60th anniversary of the Geneva Conventions
60 years ago today, on 12 August 1949, the international community adopted the Geneva Conventions which aimed at limiting the devastating effects of war by protecting people not actively taking part in armed conflicts. Today, 194 countries in the world have ratified the Geneva Conventions and their Additional Protocols which still provide the most relevant framework for protecting civilians and sick, wounded or captured combatants. The overwhelming support for these measures from all countries in the world shows that the Geneva Conventions have played a significant role in war and conflicts over the past six decades.
The commemoration of the 60th anniversary of the Geneva Conventions provides an occasion to verify the extent to which their moral authority and standards are recognised and respected in contemporary situations of war and conflict. Although the Geneva Conventions make clear distinctions between civilians and combatants, civil and military targets, the complexity of today’s armed conflicts creates severe difficulties for effective implementation of International Humanitarian Law in the context of war.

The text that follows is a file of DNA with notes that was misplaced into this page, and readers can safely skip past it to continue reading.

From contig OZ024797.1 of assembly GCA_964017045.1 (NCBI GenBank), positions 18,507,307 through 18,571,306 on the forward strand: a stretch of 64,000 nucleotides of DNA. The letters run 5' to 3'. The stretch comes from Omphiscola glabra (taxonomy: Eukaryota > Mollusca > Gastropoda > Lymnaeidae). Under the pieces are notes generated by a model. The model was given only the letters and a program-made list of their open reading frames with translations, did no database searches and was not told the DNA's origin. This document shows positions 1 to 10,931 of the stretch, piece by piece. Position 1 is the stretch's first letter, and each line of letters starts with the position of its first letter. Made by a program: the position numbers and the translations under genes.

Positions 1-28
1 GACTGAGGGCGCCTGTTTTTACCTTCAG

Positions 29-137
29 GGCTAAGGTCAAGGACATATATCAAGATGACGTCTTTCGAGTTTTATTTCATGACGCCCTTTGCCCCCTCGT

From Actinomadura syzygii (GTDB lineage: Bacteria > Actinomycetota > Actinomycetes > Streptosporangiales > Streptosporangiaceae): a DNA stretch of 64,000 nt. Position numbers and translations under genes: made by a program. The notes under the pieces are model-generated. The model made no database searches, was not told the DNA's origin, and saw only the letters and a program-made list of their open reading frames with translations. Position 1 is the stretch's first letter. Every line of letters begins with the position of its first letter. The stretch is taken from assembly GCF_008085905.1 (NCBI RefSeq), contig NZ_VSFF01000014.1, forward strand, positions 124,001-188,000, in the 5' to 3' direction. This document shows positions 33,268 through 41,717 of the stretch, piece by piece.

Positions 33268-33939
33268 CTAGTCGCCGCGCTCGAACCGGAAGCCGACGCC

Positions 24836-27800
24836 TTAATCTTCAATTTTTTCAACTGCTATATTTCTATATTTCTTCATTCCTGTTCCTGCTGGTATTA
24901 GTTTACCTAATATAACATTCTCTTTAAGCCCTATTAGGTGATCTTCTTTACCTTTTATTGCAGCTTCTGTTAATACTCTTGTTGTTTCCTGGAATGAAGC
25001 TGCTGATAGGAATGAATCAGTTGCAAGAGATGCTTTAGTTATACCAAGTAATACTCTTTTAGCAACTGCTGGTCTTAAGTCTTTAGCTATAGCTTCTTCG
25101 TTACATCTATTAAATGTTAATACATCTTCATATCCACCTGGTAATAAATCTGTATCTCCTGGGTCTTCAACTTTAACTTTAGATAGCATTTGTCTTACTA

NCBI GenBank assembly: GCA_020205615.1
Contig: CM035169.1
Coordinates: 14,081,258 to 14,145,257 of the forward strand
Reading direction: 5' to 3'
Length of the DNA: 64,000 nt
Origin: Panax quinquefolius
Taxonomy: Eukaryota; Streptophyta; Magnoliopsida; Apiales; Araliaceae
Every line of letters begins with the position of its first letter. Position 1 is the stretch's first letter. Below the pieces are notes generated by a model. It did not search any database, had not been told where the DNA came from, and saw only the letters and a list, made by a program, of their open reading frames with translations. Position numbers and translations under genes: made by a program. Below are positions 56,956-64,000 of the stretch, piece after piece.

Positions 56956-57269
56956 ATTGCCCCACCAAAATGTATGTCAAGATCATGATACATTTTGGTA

Millions of people all over the world experience daily situations in which their rights to life and security are threatened. It is in this context that the international community needs to think of new ways to strengthen effective mechanisms to ensure respect for the Geneva Conventions. In this regard it is crucially important to develop ways to promote respect and improve compliance with these laws that continue to be an essential instrument in assuring the protection of human rights and the security of all people.
As the world faces an unprecedented situation of increasing violence, proliferation of non-state armed groups, and non-international armed conflicts, let us hope that effective compliance with the Geneva Conventions will remain an urgent priority for all those concerned with the plight of men and women who are striving for their existence in the midst of war and conflict.
Rev. Dr Samuel Kobia
World Council of Churches